Migrants were locked behind bars during deadly Mexico fire, witnesses say
Interior Minister Adan Augusto Lopez later appeared to confirm the video's veracity to Mexican media. A man who survived the fire, a paramedic and a security official in the government of Chihuahua state, where Ciudad Juarez is located, all said the cell door where the men were being held remained locked as the fire and smoke spread.
Migrants were locked in a cell as a blaze spread killing 39 people at a detention center in Mexico, witnesses and a survivor said on Wednesday, as Mexico's president vowed to bring to justice those responsible. An investigation is underway to determine what happened Monday at the center in the northern border city of Ciudad Juarez, which President Andres Manuel Lopez Obrador said employed staff from the government's National Migration Institute (INM) as well as from a private contractor.
"There'll be no attempt to hide the facts, no attempt to cover for anyone," he told a news conference in Mexico city. All the victims were male, and Mexico's government is under pressure to find out why they died after officials said the women migrants at the center were successfully evacuated.
A short video circulating on social media on Tuesday - appearing to be security footage from inside the center during the blaze - showed men kicking on the bars of a locked door as their cell filled with smoke. Three uniformed people can be seen walking past without trying to open the door. Interior Minister Adan Augusto Lopez later appeared to confirm the video's veracity to Mexican media.
A man who survived the fire, a paramedic and a security official in the government of Chihuahua state, where Ciudad Juarez is located, all said the cell door where the men were being held remained locked as the fire and smoke spread. It was not until rescuers arrived that the door was opened, they said. It remains unclear how much time passed between the fire being set and the door being opened.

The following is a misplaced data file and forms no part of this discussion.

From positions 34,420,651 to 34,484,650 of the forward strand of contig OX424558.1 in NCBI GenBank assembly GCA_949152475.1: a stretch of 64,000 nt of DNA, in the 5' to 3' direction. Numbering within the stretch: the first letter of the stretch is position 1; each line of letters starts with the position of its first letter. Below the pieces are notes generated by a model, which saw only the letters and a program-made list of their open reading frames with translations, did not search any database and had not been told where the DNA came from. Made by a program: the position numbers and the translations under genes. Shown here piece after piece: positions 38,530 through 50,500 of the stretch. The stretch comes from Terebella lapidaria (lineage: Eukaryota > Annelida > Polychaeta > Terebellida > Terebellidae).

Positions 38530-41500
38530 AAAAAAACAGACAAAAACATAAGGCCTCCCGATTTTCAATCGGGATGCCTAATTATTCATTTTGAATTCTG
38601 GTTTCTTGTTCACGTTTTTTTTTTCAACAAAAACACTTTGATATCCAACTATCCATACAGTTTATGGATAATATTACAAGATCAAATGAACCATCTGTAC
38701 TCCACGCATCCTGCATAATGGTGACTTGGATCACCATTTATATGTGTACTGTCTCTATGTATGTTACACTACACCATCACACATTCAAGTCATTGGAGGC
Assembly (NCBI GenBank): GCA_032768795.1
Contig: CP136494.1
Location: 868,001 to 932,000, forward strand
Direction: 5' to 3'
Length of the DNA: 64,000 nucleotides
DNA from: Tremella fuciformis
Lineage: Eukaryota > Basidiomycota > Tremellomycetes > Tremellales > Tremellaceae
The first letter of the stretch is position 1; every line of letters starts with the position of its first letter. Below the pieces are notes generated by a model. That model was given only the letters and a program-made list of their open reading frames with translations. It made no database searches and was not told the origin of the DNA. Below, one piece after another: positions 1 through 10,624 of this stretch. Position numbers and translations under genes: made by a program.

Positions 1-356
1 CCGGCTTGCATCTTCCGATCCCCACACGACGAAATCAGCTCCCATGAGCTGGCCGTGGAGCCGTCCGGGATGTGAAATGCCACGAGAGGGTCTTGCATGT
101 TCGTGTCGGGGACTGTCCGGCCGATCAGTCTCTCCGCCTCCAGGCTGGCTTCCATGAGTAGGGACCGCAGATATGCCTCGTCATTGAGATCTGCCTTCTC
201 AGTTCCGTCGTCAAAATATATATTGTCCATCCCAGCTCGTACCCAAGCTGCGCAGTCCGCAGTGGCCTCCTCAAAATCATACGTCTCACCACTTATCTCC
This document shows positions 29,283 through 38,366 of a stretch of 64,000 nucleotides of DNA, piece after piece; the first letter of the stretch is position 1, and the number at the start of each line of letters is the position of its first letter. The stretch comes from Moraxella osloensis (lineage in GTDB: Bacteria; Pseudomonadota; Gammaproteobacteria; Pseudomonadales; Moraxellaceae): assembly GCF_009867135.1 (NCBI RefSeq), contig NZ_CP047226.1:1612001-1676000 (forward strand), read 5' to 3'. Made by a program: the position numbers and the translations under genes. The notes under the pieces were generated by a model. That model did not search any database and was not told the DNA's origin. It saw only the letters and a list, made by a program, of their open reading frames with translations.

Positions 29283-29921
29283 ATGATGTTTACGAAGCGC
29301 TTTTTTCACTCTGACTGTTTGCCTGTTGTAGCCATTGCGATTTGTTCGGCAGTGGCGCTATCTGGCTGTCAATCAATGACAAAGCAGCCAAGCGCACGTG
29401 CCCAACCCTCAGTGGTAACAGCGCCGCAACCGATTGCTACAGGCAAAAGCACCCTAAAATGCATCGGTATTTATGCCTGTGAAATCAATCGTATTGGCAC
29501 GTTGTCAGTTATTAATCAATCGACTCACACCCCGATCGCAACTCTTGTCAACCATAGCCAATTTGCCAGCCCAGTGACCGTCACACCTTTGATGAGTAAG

The survivor, who was being fed oxygen through his nose for smoke inhalation and asked not to be named out of fear of repercussions from migration authorities, confirmed the information in a voice message sent from his hospital bed. Authorities believe the fire, which killed mostly men from Guatemala and other Central American countries, was started by migrants setting alight mattresses in an act of protest when they discovered they would be deported.
Lopez Obrador said the fire began around 9:30 p.m. Rescue Team Ciudad Juarez, a private paramedic service, reached the building at 10:05 p.m. and found men in military attire pulling people out of the men's unit, said a member of the group who was on site.
The victims had all been extracted from the building by 11:37 p.m., said the source, who declined to be named. Outside a hospital in Ciudad Juarez, which sits across the border from El Paso, Texas, family members anxiously waited for news of their loved ones who had been injured in the fire.
Migration officials on Wednesday increased the death toll to 39, saying one person had died of their injuries. The fire, one of the deadliest migrant tragedies in years, occurred as the U.S. and Mexico are battling to cope with record levels of border crossings at their shared frontier.
Foreign Minister Marcelo Ebrard said on Tuesday evening that those "directly responsible" had been handed over to the attorney general's office. He provided no further details.
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